Monthly ratio of daily high temperature records vs low ones set in the U.S. for June 2010 through July 23, 2011, data from NOAA.
One way to tell if a nationwide heat wave is truly record-breaking is, well, to look at the total number of records that it breaks. Even better is to compare the high records with the low records, since we have very good historical data and analysis on that — and it covers the whole nation.
Steve Scolnik at Capital Climate analyzed the data from NOAA’s National Climatic Data Center (NCDC) and found, “U.S. Summer Heat Records Continue Overwhelming Cold Records By Over 8:1.” These large ratios for the summer and the first 23 days of July are a big deal compared to, for instance, the average over the last decade of about 2-to-1 (see “Mother Nature is Just Getting Warmed Up” and below).
But the conservative media can’t even bring themselves to admit that, as Media Matters documents:
On his radio show yesterday, Rush Limbaugh declared that “almost no temperature records were broken” during the recent heat wave and that media outlets who reported on “record-breaking” heat were telling “a bunch of lies” to “advance a political agenda of liberalism.”
Limbaugh’s remarks echo a Newsbusters post in which Noel Sheppard claims that “almost no temperature records were actually broken.” He came to this conclusion by ignoring most of the temperature records. Nevertheless, Sheppard’s claim was picked up not only by Limbaugh but also Fox Nation:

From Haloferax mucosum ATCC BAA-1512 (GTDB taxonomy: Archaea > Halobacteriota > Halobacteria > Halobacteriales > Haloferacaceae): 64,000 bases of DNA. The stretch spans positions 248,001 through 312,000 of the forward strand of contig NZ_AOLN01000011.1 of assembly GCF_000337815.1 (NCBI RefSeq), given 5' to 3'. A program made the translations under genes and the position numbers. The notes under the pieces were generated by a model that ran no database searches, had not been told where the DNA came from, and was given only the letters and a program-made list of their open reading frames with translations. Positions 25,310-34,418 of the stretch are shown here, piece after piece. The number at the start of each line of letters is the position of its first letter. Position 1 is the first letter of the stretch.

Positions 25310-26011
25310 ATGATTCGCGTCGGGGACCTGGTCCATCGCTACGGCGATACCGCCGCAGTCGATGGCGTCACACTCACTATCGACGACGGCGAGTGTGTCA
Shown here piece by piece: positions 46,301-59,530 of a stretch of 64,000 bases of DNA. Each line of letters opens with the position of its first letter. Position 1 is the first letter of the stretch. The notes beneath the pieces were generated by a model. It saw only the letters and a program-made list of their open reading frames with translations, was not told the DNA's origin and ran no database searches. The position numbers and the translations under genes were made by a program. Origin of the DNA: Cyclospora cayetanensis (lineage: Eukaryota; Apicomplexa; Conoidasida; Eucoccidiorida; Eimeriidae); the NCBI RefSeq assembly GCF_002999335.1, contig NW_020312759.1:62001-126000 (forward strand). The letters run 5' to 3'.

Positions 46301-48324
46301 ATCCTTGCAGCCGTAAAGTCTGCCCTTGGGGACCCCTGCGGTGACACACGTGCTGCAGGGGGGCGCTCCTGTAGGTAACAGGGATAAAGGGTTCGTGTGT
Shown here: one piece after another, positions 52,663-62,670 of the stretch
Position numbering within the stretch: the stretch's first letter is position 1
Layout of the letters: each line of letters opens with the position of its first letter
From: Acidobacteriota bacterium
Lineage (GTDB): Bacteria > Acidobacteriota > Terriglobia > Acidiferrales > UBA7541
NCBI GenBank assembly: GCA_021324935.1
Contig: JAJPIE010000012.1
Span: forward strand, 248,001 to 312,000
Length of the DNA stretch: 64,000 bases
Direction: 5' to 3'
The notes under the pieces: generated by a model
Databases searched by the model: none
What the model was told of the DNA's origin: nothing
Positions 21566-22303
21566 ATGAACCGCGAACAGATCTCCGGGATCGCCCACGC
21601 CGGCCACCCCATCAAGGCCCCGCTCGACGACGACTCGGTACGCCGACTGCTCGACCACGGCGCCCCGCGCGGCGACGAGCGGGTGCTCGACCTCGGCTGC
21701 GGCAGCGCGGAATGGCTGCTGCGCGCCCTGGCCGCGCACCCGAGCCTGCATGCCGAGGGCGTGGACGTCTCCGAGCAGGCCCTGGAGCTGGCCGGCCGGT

Citing the NOAA database, Sheppard claims “There were only 34 new all-time daily temperature records set during last week’s ‘record-breaking heat.’ This is out of over 6000 records previously set for each day since such things have been reported.”
Actually, it’s not out of over 6000 records “set for each day,” but out of over 6000 records set for all-time at each location. Sheppard is confusing all-time and daily records.
See, NOAA keeps track of records for different time scales: The daily record compares the temperature on July 24, for instance, to the temperature on every previous July 24; the monthly record compares the temperature on July 24 to the temperature of any day in July of any year; and the all-time record compares the temperature on July 24 to the temperature of any day in any year. On top of that, NOAA provides these records for both the highest maximum temperature and the highest minimum (nighttime) temperature.
Sheppard is reporting the all-time records, describing them as though they are daily records, and ignoring everything else.
Here’s the data (from NOAA) on the number of U.S. records broken or tied in the month of July so far:
- All-Time Highest Maximum Temperature: 70
- All-Time Highest Minimum Temperature: 175
- Monthly Highest Maximum Temperature: 125
- Monthly Highest Minimum Temperature: 330
- Daily Highest Maximum Temperature: 2,125
- Daily Highest Minimum Temperature: 4,787
Downplaying the heat wave, Limbaugh claimed “It does this every year.” Is that true?
Not according to Christopher Vaccaro, a spokesman for the National Weather Service who told the New York Times that “this is different”:
“One could say, ‘Oh, it’s summer, its late July, it’s hot,’ ” said Christopher Vaccaro, a spokesman for the National Weather Service. “But this is different.”
According to Mr. Vaccaro, this heat wave is exceptional not only for its strength, but also for its breadth and duration.
Meteorologist Jason Samenow wrote that “It’s the humidity the sets this heat wave apart – not just in D.C., but over large parts of the country and for a long duration.” Samenow added:
To conclude: where it’s been dry, the day time heat has been unusual; elsewhere, the night time heat and humidity has been unusual. It will take more time and analysis to objectively rank where this heat wave stacks up in the record books, but it’s clear that it’s far from the ordinary.